As the nation mourns the loss of 49 people in the deadliest mass shooting in modern U.S. history, Christians in Orlando are reaching out to provide support.
First Baptist Church of Orlando is holding a citywide prayer service Tuesday, June 14 at 7 p.m. The church is using the hashtag #LoveOrlando to spread the message across social media.
"It's a time to show the love of Christ; it's time to step up and be his arms and his hands to wrap up these families and to wrap up this community in the love of Jesus," Dr. David Uth, senior pastor at First Baptist Orlando, told CBN News. "And I believe the body of Christ is called upon now to demonstrate his love for all people. One of our core values is all people matter to God, and they matter to us."
Watch the entire interview with Pastor David Uth of First Baptist Church of Orlando by clicking the player above.
Uth believes it's a time for churches to reach out to the local LGBT community.
"I think that gives this a backdrop that I believe the love of Christ will shine even brighter, and I hope that that's what is communicated and that's what comes from the body of Christ during these days," he said.
First Baptist is a 14,000-member congregation, so it's equipped to welcome large numbers of a grieving community trying to move forward after being victimized by terrorism.
"It will be an evening to pray for the community and certainly the families of the victims," Uth said, referring to Tuesday's prayer service.
"But also we are remembering Christina Grimmie and her family because she was the one killed that began the weekend of violence here in Orlando. And so we don't want to leave her out because she was a strong believer, and her family will be here with us tomorrow night as well," he said.
A gunman shot and killed the 22-year-old former finalist of NBC's "The Voice" at a Florida concert venue before killing himself during a struggle with Grimmie's brother. Grimmie died early Saturday morning.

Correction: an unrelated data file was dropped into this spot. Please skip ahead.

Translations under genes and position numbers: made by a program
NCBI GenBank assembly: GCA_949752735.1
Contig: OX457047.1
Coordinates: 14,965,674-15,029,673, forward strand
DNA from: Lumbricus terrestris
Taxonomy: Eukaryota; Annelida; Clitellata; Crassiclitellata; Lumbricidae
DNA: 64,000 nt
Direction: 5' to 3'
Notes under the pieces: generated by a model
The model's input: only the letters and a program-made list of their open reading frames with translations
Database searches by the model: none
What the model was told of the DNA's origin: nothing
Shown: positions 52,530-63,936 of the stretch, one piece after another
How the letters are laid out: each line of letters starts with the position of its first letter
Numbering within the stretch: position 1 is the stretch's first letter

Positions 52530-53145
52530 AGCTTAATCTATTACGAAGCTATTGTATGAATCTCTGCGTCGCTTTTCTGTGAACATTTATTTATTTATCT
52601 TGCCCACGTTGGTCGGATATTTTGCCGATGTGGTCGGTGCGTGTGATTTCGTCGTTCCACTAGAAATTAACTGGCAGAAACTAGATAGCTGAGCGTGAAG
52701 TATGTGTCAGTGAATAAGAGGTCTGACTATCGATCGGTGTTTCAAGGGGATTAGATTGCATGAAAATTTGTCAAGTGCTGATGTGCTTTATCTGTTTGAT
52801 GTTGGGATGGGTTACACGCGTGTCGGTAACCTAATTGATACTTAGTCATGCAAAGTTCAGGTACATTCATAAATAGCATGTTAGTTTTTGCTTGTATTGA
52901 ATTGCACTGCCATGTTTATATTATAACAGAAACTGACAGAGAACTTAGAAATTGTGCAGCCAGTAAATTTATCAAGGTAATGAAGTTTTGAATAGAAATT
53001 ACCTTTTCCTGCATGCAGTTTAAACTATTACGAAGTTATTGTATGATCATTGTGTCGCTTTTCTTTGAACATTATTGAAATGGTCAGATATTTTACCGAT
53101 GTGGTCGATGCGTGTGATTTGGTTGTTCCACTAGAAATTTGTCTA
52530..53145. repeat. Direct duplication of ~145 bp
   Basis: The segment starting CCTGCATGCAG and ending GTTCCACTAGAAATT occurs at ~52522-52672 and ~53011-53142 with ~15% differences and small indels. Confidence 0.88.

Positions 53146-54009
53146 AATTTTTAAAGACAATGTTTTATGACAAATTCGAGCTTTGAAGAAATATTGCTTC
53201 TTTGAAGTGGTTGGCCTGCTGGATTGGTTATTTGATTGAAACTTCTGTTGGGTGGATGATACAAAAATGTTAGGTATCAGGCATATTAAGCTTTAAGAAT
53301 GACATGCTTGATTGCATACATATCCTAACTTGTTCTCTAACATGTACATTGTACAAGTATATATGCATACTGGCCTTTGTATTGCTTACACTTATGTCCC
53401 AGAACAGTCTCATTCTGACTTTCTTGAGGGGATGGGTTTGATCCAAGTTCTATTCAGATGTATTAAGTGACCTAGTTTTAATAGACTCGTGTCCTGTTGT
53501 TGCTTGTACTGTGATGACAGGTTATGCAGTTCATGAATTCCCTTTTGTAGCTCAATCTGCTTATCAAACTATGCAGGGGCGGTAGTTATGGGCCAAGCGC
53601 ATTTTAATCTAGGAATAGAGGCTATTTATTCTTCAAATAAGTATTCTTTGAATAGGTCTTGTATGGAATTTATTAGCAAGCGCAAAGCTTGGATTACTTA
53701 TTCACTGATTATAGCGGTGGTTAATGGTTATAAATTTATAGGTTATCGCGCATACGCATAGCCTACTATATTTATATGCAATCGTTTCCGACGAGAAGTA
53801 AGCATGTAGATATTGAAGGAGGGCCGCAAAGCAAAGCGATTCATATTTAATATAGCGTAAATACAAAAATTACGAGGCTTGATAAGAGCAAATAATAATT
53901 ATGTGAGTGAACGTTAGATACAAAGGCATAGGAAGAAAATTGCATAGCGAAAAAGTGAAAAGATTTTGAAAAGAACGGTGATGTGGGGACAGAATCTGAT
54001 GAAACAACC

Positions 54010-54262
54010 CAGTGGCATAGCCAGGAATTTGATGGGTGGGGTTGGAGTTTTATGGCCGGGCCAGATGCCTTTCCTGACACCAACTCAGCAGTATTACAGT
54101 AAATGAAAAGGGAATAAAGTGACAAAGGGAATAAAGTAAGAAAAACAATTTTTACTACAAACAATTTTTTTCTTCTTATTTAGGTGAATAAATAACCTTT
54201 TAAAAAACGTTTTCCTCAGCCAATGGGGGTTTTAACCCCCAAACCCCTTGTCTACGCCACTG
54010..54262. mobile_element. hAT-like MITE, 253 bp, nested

Uth told CBN News that Sunday morning services at First Baptist were filled with emotion as members of the congregation tried to process the violence and were called to pray.
"As the day progressed, I tell you I cried; man, I stood there and wept in front of our people," Uth shared. "And there was a lot of emotion that built up, and I was so thankful that I sensed it from our people."
"Because the Scripture calls us to weep with those who weep and calls us to compassion and calls us to care, and I just feel like... as the morning went on, I saw that as it really began to rise up in our people. And I saw great compassion, and as a result, there have been a lot of things our people have done already to minister to folks," he said.
Uth said he welcomes the prayers of the body of Christ.
"I just want the prayers obviously of everyone, and I want to thank the folks all around the Church at large," he said. "I've gotten a great text and a prayer from a church in British Columbia. I've gotten texts from missionaries in South Africa."
"So I've heard from the body of Christ in so many places, and what I would say is pray that the love of Jesus be manifested among his people," he continued. "And that the takeaway is that what evil wanted to do, God took and glorified his Name. And so, pray that for us as we serve our Lord in these very difficult times in Orlando."